KAMPALA —African and European leaders have called for the World Food Programme (WFP) to spearhead the humanitarian response to COVID-19 in Africa, inviting an immediate moratorium on debt and unprecedented health and economic aid packages — otherwise “the pandemic will hit Africa particularly hard, prolonging the crisis globally”.
Angela Merkel and Emmanuel Macron were among 18 signatories recommending a stimulus package of US$100bn for the continent, in a letter published in the Financial Times on Tuesday (14 April), along with Moussa Faki, chair of the African Union Commission, and South African president Cyril Ramaphosa.
The aim is to “give African countries the fiscal space they need to devote more public health resources to fighting the virus, while mitigating its economic and social consequences,” the leaders said.
The vast majority of the 97 million people to whom WFP provides food assistance live in Africa.
“We must answer the UN Secretary-General’s call for an ambitious humanitarian initiative for Africa, based on the Covid-19 Global Humanitarian Response Plan, and deliver vital food and logistical supplies to communities most affected by lockdowns, social distancing and high contamination rates,” the letter stated.
“That includes to refugees, migrants and internally displaced persons.”
Erika Joergensen, WFP’s Regional Director for East Africa, praised the world leaders’ intervention.
“This kind of true, selfless and determined leadership, resolve and a strong call to action is vital if we are going to win the battle against this pandemic in Africa,” she said.
Joergensen said the number of food-insecure people in East Africa is likely to increase from 20 million “to between 34 to 43 million during the next three months due to COVID-19 and its consequences”.
She added: “Poor people living in urban slums, refugees in camps, internally displaced people and children whose schools are closed — so they miss their school meals — are especially at risk. We have no time to lose.”
Her view is echoed by Lola Castro, WFP’s Regional Director for Southern Africa, who fears COVID-19 will “dramatically deepen and widen already severe hunger”.
She said traditionally, that region’s “most food-insecure people have been those who produce most of its food — subsistence farmers all too dependent on a single, increasingly erratic rainy season, many of whom can no longer get to their fields, or to market.”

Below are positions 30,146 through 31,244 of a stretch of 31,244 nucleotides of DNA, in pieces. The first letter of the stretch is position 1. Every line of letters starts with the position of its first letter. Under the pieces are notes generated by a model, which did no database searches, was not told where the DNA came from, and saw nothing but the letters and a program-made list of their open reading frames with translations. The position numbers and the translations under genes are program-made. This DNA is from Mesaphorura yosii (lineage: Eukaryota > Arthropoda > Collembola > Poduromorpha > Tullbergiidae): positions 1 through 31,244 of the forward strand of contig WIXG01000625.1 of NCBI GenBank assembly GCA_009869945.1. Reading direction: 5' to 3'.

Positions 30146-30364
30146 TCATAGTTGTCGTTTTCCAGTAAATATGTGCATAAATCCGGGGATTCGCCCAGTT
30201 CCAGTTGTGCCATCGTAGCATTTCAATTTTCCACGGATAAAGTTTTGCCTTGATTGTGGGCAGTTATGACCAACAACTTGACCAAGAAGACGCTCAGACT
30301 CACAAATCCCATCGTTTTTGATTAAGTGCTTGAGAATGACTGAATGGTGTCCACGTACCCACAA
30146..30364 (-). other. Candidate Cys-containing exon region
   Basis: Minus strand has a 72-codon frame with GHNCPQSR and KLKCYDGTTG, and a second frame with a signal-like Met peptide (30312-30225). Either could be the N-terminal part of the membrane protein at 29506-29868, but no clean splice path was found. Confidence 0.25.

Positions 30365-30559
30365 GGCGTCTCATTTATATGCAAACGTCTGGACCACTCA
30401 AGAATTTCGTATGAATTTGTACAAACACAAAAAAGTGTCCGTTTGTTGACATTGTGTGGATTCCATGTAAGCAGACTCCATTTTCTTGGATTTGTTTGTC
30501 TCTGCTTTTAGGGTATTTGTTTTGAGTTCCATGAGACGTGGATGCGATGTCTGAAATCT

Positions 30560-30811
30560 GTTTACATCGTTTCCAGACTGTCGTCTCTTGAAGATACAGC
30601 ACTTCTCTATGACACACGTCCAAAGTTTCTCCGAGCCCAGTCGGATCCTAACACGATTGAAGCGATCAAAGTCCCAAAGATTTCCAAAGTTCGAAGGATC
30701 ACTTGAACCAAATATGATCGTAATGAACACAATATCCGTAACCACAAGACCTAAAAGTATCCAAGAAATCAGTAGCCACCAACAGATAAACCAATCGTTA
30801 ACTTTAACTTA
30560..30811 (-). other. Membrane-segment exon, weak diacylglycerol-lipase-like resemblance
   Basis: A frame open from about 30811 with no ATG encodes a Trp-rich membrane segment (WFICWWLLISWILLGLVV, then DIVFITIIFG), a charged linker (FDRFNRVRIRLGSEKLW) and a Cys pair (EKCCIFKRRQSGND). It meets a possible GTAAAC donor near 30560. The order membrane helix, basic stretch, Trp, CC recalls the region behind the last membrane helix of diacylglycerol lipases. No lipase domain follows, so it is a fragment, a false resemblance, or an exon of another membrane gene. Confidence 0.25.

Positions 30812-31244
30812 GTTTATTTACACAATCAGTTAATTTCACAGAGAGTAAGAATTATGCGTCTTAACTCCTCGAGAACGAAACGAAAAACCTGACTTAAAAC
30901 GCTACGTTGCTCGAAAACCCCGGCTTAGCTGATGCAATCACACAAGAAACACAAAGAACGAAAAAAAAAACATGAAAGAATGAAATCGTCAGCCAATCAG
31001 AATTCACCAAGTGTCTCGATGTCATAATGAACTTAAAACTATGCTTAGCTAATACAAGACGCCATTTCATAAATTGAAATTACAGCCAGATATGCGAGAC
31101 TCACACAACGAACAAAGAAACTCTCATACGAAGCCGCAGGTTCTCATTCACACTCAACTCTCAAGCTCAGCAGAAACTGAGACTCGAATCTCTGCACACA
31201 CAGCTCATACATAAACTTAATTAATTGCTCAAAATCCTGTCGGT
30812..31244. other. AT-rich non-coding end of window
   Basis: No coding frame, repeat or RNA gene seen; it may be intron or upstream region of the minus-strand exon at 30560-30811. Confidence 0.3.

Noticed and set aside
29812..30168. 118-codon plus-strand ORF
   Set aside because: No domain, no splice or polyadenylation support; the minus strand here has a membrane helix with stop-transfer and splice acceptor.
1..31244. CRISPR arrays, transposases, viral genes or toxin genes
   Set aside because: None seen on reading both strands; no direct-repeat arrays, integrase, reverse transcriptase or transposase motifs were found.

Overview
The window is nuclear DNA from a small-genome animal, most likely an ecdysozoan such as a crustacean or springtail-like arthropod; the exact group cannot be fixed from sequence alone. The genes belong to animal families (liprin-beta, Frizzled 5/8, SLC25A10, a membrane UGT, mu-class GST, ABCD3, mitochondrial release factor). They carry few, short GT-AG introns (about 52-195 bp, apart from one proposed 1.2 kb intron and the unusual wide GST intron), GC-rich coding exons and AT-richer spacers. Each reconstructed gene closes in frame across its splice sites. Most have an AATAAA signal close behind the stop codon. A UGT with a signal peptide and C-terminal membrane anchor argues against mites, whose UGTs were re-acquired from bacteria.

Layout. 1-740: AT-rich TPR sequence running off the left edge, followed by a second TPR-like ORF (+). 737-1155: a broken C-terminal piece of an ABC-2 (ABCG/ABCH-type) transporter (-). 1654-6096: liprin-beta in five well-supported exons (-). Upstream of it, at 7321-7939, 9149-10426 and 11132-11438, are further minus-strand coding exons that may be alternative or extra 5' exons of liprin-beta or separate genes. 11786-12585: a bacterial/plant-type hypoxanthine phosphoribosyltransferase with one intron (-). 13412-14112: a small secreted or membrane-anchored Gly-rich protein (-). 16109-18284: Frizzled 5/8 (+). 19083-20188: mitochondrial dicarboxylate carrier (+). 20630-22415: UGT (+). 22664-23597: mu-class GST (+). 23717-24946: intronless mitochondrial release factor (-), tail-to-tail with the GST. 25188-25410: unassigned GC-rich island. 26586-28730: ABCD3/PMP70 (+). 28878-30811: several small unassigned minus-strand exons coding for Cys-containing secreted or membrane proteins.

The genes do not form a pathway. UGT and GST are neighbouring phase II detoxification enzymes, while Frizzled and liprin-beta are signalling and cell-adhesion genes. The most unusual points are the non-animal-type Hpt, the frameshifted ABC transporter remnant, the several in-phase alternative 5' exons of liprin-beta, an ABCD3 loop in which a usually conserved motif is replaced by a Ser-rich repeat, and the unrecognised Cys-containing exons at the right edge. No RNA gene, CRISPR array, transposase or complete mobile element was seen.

Weak health systems, poverty, hunger and climate extremes make Africa a tinderbox for COVID-19.
Success in fighting the spread of virus requires an international effort, the letter said, inviting institutions such as the World Bank and IMF, along with governments and NGOs, to look at how they might work to mitigate “huge costs to health systems, economies and livelihoods”.
Leaders also called on the World Health Organization (WHO) “to support a pan-African scientific and political mechanism that will co-ordinate African expertise with the global response to ensure a fair allocation of tests, treatments and vaccines as they become available.”
The letter concludes: “This crisis has shown how interconnected we all are. No region can win the battle against COVID-19 alone. If it is not beaten in Africa, it will return to haunt us all. So let us work together, including with our G7 and G20 partners, to end the pandemic everywhere and build resilient health systems to keep our peoples safe in the future.”
Last week, WFP launched the Addis Ababa Humanitarian Hub, part of a United Nations initiative to scale up procurement and distribution of PPE and medical supplies for the COVID-19 response, with guidance and support from the Government of Ethiopia.
A team of 25 WFP aviation and logistics staff are based at Bole International Airport, managing the 24-hour operation.
In collaboration with the Africa Centres for Disease Control and Prevention, WFP organizes warehouse space for dry and cold storage cargo, while Ethiopian Airlines handles most of the scheduling for the medical and protective gear that is flown to destinations across Africa.